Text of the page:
fry beaten egg and slice thinly (or pour the egg little by little directly into the broth at the end).
The Japanese have been known to fry whale meat out of the can.
fry the florets till they turn golden, then remove from the pan and set aside and let them chill.
Add plantain slices and fry for 15 minutes but do not brown.
When fry is told he must wait to drink the Slurm beverage, he points out his understanding of time and patience.
fry some eggs and put on a platter with the sweetbreads and serve with tomato-sauce.
They will probably not harm adult fish, but they will destroy ova and fry.
Cut the lettuce, sorrel, and chervil into larger pieces; fry the carrots in the butter, and pour the stock boiling to them.
Probably the best of all food for the fry is pounded shrimps or other crustaceans.
A committee of ladies in London, of whom Mrs. fry was the most distinguished, undertook the selection of the females.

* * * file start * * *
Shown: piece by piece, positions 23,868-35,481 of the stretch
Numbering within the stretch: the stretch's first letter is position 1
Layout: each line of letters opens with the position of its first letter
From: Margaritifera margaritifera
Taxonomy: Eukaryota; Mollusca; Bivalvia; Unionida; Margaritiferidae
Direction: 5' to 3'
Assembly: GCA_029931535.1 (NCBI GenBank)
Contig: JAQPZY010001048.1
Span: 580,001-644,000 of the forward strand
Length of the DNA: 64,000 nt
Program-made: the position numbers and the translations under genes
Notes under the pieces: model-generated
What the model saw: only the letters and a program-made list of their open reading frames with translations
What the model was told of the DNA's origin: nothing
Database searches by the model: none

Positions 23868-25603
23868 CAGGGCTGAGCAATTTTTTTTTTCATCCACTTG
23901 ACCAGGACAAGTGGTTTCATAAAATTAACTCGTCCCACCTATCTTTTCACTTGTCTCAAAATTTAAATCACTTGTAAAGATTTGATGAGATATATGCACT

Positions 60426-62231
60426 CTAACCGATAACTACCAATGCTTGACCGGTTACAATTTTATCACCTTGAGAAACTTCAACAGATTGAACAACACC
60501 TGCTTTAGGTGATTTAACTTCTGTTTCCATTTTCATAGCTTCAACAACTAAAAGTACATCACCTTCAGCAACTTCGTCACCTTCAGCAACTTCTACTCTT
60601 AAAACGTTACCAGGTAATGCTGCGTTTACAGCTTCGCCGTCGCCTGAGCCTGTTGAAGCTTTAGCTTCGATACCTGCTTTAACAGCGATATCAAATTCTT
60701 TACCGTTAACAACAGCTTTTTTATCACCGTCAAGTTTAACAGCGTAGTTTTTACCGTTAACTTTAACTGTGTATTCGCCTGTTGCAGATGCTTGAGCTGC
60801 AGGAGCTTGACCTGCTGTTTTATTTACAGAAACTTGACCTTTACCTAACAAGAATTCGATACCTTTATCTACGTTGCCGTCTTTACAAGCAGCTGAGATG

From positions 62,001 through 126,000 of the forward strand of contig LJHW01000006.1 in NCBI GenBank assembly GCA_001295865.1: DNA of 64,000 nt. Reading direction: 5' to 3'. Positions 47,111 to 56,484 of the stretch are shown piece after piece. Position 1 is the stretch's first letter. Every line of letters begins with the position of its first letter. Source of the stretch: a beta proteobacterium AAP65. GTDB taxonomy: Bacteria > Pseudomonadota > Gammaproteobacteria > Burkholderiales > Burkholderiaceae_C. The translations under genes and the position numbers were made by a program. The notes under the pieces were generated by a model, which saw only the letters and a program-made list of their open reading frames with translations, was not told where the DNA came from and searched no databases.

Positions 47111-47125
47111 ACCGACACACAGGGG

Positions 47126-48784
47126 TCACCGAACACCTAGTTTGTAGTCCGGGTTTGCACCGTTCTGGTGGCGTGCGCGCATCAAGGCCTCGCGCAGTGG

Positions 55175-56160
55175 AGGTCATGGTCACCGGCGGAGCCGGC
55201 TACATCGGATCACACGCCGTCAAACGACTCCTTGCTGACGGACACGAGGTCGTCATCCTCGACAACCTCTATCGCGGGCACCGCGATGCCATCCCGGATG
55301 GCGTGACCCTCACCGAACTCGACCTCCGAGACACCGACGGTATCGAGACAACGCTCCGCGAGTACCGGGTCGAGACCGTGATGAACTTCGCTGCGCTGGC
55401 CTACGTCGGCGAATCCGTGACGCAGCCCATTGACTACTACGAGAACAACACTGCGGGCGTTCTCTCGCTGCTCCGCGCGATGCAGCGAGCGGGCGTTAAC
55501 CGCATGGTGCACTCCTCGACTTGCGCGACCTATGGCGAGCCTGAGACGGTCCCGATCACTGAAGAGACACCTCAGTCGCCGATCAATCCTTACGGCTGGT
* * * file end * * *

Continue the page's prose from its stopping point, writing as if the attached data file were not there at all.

late 13c., from Old French frire "to fry" (13c.), from Latin frigere "to roast or fry," from PIE *bher- (4) "to cook, bake" (cf. Sanskrit bhrjjati "roasts," bharjanah "roasting;" Persian birishtan "to roast;" Greek phrygein "to roast, bake").
Meaning "execute in the electric chair" is U.S. slang from 1929. To go out of the frying pan into the fire is first attested in Thomas More (1532). The related noun is from 1630s. Related: Fried; frying. Frying pan recorded from mid-14c.
"young fish," late 13c., from Anglo-French frei, from Old French frai "spawn," from froier "to rub, spawn (by rubbing abdomen on sand)." First applied to human offspring 14c. in Scottish, though OED and some other sources trace this usage to Old Norse frjo, fræ "seed, offspring."
1. To fail. Said especially of smoke-producing hardware failures. More generally, to become non-working. Usage: never said of software, only of hardware and humans. See fried, magic smoke.
2. To cause to fail; to roach, toast, or hose a piece of hardware. Never used of software or humans, but compare fried.